the Bonneville Power Administration anticipates more budget cuts to its Fish
and Wildlife program expenditures, the Northwest Power and Conservation
Council’s Fish and Wildlife Committee at its Nov. 12 meeting in Portland laid
out some end of fiscal year adjustments showing what was actually spent in
FY2018. With the adjustments, final expenses were $28 million less than budget.
to FY2019 and beyond, the Committee noted that the final price tag for the
Columbia River Fish Accords 4-year budget was $2 million more than initially
announced prior to officially signing the agreements last month. The increase
was largely due to carryovers from the previous Accord agreements. Much of the
Accords funding is included in the Fish and Wildlife Program expenses. For
example, FY 2018 fish and wildlife spending included $107,886,154 of Accords
with tribes and states.
the Committee and BPA added some detail to first quarter budget cuts to fish
and wildlife funding but added no new projects to its list of cuts. The power marketing
agency hopes to find enough in the budget to cut $30 million each year in
savings. However, its review of quarter one fiscal year 2019 contracts
(contracts with start dates beginning Oct. 1) has come up with reductions of
just $2.7 million, affecting 12 projects, an average cut per project of 25
Cogswell, Executive Vice-President, Environment, Fish and Wildlife at BPA, said
that cuts to projects with contracts that begin in Quarters 2, 3 and 4 should
be available at the Council’s next meeting, Dec. 11 in Portland.
Grover, director of the Council’s Fish and Wildlife Division, said numbers
reported in a Nov. 6 Council memorandum (https://www.nwcouncil.org/sites/default/files/2018_1113_f8.pdf)
were from work by Council staff, “but Bonneville staff has gone out of their
way to make sure the numbers are correct.”
FY 2018 Budget vs Expense
had previously reported that its FY2018 budget was $310,000,000 in expense
funding to support the Columbia Basin fish and wildlife program. Of that,
$33,483,000 was for the Lower Snake River Compensation program, which produces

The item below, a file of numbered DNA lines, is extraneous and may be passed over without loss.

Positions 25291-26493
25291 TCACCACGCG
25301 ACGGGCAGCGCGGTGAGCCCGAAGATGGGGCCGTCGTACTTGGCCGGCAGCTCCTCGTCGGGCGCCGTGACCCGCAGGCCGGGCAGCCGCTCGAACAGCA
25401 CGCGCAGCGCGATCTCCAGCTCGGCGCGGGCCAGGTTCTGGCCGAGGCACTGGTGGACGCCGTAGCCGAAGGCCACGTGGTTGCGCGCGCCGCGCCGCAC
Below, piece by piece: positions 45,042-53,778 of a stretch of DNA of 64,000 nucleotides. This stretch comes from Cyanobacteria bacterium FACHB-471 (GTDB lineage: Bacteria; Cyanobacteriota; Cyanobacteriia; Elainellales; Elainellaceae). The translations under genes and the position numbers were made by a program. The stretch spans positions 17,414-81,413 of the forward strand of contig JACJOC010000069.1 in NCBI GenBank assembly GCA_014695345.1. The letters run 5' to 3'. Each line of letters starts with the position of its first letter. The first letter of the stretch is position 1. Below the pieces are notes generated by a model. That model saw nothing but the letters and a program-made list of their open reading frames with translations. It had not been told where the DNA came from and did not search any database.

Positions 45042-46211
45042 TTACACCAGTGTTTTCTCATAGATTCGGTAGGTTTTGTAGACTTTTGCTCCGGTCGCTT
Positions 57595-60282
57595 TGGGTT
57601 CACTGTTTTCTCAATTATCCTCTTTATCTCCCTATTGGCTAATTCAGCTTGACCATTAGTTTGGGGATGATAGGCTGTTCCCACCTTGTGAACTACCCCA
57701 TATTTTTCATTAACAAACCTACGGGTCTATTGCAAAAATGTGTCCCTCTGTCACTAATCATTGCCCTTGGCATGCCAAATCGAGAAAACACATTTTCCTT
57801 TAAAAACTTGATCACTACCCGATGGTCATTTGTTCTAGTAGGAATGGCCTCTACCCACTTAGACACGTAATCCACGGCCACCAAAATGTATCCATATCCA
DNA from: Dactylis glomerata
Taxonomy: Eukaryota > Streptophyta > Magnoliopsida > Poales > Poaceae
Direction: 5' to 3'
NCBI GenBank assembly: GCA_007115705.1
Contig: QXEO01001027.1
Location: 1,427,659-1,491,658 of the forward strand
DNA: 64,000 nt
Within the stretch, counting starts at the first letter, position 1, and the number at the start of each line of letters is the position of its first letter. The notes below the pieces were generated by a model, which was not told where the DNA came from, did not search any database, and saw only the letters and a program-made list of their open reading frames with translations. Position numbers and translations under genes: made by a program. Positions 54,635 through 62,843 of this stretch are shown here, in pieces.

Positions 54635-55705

chinook salmon and steelhead to compensate for losses resulting from
construction of the four lower Snake River dams. The remaining $276,517,000 of
expense funds were dedicated to implementing the fish and wildlife mitigation
requirements under the Northwest Power Act.
according to the memo, BPA adjusted its operating year budget for fish and
wildlife programs to $256 million during the 3rd quarter, which partially
accounts for the impact of the spill surcharge, and at the conclusion of
FY2018, the fish and wildlife program actual expense was $248 million and the
LSRCP expense was $31 million. That totals about $28 million of funds that were
budgeted but unspent. Capital spending was $31 million.
River Fish Accords
Bonneville Power Administration signed a 4-year extension with states and
tribes in August. At that time, BPA said the agreements would cost the region
$106,804,806 over the four years.
to the Nov. 6 Council memo, however, after all Accord agreements were signed,
the actual 4-year cost for the Accords rose by some $2 million. The total Accord
expense for FY’s 2019 through 2022 is $108,605,603.
the announcement date and the final adoption of the accord extensions, several
budget adjustments by Bonneville have had the net effect of increasing the
Accord budgets for many of the signatories and a decrease for one, Idaho,” the
state of Idaho was cut by over $707,000 a year, bringing the amount paid to the
state for accords to $0. BPA and Idaho recently entered into a separate
Northern Idaho wildlife agreement that settled funding for that purpose through
the long-term agreement, according to the memo.
Colville Tribes will receive more than $1.4 million more each year and the
Yakima Nation about $300,000 more each year.
Grover, Council Fish and Wildlife director, wondered if the Accords would go
the full four years given an Oct. 19 Presidential Memorandum on Promoting the
Reliable Supply and Delivery of Water in the West. The memo requires the
Columbia River power system environmental impact statement and biological
opinion to be completed by 2020 instead of the court-ordered date of 2021.
revised schedule by BPA, the U.S. Army Corps of Engineers, the Bureau of
Reclamation and NOAA Fisheries is to be submitted to the Chair of the Council
on Environmental Quality within 60 days of the date of the Presidential
memorandum. That would be December 19.
CBB, October 26, 2018, “Administration Memo Cuts Basin Salmon BiOp Schedule By